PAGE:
Born in Geneva, Switzerland, to a Polish-Jewish family, he defined this vocation in Baltimore when, on a double track of study in letters and medicine at the University of Geneva, he came to Hopkins in 1953. Accompanying his wife, Jaqueline, a trainee in ophthalmology at the Johns Hopkins Hospital, Starobinski divided his time between lectures and rounds at the hospital and Homewood. His encounter with Rousseau's genius and sensibility shaped a lifelong commitment to literary criticism. Shared enthusiasms for wide-ranging conversations across disciplines led to an enduring friendship with Richard Macksey, professor emeritus of Comparative Thought and Literature, and, later, to frequent visits to Hopkins.
The recipient of numerous prizes, with books and essays translated into 20 languages and honorary degrees from many universities (including Hopkins), Starobinski will be remembered as a historian of the human soul and psyche and for his ability to relate to the ideas, minds, and feelings of other great minds. His writings on Rousseau, a major influence on later proponents of the human sciences and of theory, responded to the structuralist revolution in developing an ethics of reading that helped define humanistic thought and put him, in the words of poet and philosopher Martin Rueff, on par with Camus, Merleau-Ponty, René Char, and Calvino.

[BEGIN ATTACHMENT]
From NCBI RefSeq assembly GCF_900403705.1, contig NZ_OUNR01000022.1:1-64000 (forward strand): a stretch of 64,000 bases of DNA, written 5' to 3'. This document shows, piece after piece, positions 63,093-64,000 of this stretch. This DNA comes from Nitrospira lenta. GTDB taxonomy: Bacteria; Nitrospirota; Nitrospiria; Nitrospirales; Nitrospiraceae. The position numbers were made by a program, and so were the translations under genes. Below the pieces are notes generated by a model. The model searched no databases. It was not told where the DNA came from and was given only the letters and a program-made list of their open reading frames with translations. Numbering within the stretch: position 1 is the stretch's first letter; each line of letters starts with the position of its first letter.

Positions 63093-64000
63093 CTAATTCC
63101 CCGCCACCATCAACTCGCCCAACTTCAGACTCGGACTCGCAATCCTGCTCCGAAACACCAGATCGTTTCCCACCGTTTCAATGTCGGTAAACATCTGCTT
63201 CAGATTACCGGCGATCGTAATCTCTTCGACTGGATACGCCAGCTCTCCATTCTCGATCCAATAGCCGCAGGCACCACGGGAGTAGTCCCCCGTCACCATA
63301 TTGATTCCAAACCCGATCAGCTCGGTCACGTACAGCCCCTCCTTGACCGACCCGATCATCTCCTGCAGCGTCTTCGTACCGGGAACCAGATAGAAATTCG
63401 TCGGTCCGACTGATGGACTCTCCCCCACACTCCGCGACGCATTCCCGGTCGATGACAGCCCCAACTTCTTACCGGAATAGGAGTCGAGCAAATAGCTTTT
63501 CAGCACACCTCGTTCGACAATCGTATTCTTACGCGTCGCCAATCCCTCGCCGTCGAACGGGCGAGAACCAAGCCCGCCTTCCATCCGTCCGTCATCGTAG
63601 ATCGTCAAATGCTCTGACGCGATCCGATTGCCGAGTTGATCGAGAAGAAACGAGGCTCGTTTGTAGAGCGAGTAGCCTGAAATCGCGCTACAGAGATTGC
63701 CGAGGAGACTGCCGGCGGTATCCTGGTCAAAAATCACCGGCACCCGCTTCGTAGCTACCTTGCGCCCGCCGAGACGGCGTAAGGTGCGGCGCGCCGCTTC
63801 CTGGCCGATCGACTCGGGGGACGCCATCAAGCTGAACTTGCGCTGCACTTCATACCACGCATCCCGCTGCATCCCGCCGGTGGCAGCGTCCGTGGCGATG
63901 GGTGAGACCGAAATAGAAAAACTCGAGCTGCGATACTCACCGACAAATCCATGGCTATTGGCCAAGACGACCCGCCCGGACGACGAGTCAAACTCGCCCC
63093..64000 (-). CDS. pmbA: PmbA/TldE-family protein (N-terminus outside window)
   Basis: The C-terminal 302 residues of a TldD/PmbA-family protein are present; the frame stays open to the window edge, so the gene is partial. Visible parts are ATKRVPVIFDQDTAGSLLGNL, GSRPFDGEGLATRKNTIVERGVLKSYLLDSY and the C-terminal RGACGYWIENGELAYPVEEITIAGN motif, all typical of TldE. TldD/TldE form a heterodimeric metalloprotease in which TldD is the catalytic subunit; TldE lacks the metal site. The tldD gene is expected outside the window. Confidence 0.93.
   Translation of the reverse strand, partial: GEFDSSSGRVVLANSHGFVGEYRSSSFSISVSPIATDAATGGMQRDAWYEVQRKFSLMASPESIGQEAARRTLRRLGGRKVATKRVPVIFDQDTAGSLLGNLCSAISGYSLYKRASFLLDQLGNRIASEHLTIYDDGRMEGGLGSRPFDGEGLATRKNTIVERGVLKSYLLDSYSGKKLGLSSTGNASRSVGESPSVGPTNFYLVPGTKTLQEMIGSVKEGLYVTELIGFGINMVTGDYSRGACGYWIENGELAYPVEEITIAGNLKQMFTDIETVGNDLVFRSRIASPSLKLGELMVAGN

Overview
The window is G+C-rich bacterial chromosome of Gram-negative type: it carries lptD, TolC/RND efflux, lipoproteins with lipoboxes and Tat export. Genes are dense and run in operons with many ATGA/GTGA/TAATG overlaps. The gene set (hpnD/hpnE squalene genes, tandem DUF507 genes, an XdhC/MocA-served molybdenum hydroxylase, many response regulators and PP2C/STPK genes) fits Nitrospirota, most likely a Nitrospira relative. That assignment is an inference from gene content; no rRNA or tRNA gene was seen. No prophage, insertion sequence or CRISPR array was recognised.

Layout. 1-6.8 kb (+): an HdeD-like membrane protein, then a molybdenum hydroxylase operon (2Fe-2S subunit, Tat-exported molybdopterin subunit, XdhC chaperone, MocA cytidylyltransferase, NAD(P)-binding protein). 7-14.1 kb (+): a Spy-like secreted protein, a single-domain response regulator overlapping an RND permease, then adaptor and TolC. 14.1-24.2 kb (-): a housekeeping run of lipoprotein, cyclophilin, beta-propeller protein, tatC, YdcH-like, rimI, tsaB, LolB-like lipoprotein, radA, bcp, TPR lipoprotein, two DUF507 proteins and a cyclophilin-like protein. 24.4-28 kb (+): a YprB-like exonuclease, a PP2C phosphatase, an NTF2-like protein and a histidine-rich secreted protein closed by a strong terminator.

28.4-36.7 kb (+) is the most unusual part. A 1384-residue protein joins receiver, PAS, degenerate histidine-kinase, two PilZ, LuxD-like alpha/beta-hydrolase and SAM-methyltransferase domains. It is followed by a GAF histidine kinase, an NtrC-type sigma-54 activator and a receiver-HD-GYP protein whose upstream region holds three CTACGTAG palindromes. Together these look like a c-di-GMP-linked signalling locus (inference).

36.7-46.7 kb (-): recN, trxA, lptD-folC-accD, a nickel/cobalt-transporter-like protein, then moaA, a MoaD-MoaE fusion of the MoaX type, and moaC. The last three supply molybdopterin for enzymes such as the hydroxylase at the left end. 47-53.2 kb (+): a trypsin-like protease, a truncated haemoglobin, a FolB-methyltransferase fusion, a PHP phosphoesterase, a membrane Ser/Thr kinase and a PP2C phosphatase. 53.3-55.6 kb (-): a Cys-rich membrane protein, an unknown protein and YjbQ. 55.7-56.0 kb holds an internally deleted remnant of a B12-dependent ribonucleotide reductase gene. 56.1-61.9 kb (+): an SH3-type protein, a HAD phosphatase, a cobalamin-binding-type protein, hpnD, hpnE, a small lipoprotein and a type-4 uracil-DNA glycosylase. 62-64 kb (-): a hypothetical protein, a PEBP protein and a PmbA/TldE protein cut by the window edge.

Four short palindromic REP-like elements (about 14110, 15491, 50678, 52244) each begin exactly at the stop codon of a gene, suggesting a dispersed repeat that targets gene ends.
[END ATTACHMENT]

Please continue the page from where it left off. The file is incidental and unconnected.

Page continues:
After leaving Hopkins in 1956, Starobinski finished his medical training at the University of Geneva, choosing psychiatry as his specialty. He was appointed to the Faculty of Letters there, where he taught the history of ideas, the history of medicine, and literature from 1958 to 1985, and became a world-renowned essayist and teacher as well as a European voice for peace in the post-World War II years. Central to his legacy is the conviction that the act of interpretation entails, for the critic, the deepest of critical responsibilities—in demanding that we understand, without sentimentality and away from ideologies, the singular and ineffable complexity of our inner lives, our passions, and our commitments.